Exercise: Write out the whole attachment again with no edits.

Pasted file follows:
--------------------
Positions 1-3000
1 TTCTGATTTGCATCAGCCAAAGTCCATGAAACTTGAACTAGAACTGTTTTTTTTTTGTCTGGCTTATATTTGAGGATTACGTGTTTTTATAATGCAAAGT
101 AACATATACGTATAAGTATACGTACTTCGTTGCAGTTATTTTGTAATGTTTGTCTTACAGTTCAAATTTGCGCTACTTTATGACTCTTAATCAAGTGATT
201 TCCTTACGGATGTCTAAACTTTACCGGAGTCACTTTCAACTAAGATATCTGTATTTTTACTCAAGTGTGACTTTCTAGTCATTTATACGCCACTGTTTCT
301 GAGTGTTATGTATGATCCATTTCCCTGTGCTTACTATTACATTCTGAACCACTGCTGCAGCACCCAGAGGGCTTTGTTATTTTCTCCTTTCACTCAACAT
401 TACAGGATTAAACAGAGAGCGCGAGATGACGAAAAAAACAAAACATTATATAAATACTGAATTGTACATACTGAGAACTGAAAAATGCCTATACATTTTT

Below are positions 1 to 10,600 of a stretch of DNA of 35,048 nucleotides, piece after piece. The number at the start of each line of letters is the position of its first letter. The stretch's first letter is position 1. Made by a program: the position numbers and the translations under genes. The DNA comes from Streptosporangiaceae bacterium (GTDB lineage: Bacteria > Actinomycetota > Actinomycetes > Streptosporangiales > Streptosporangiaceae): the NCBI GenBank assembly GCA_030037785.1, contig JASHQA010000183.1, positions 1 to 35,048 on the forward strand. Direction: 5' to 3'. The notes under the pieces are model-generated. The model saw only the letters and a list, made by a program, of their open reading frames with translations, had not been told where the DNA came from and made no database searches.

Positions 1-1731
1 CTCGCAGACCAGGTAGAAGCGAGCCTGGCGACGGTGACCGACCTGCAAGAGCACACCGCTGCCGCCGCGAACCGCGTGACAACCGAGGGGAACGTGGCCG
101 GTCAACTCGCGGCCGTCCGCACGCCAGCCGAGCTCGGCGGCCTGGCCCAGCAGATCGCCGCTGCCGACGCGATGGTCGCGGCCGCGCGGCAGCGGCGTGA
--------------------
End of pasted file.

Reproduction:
Positions 1-3000
1 TTCTGATTTGCATCAGCCAAAGTCCATGAAACTTGAACTAGAACTGTTTTTTTTTTGTCTGGCTTATATTTGAGGATTACGTGTTTTTATAATGCAAAGT
101 AACATATACGTATAAGTATACGTACTTCGTTGCAGTTATTTTGTAATGTTTGTCTTACAGTTCAAATTTGCGCTACTTTATGACTCTTAATCAAGTGATT
201 TCCTTACGGATGTCTAAACTTTACCGGAGTCACTTTCAACTAAGATATCTGTATTTTTACTCAAGTGTGACTTTCTAGTCATTTATACGCCACTGTTTCT
301 GAGTGTTATGTATGATCCATTTCCCTGTGCTTACTATTACATTCTGAACCACTGCTGCAGCACCCAGAGGGCTTTGTTATTTTCTCCTTTCACTCAACAT
401 TACAGGATTAAACAGAGAGCGCGAGATGACGAAAAAAACAAAACATTATATAAATACTGAATTGTACATACTGAGAACTGAAAAATGCCTATACATTTTT

Below are positions 1 to 10,600 of a stretch of DNA of 35,048 nucleotides, piece after piece. The number at the start of each line of letters is the position of its first letter. The stretch's first letter is position 1. Made by a program: the position numbers and the translations under genes. The DNA comes from Streptosporangiaceae bacterium (GTDB lineage: Bacteria > Actinomycetota > Actinomycetes > Streptosporangiales > Streptosporangiaceae): the NCBI GenBank assembly GCA_030037785.1, contig JASHQA010000183.1, positions 1 to 35,048 on the forward strand. Direction: 5' to 3'. The notes under the pieces are model-generated. The model saw only the letters and a list, made by a program, of their open reading frames with translations, had not been told where the DNA came from and made no database searches.

Positions 1-1731
1 CTCGCAGACCAGGTAGAAGCGAGCCTGGCGACGGTGACCGACCTGCAAGAGCACACCGCTGCCGCCGCGAACCGCGTGACAACCGAGGGGAACGTGGCCG
101 GTCAACTCGCGGCCGTCCGCACGCCAGCCGAGCTCGGCGGCCTGGCCCAGCAGATCGCCGCTGCCGACGCGATGGTCGCGGCCGCGCGGCAGCGGCGTGA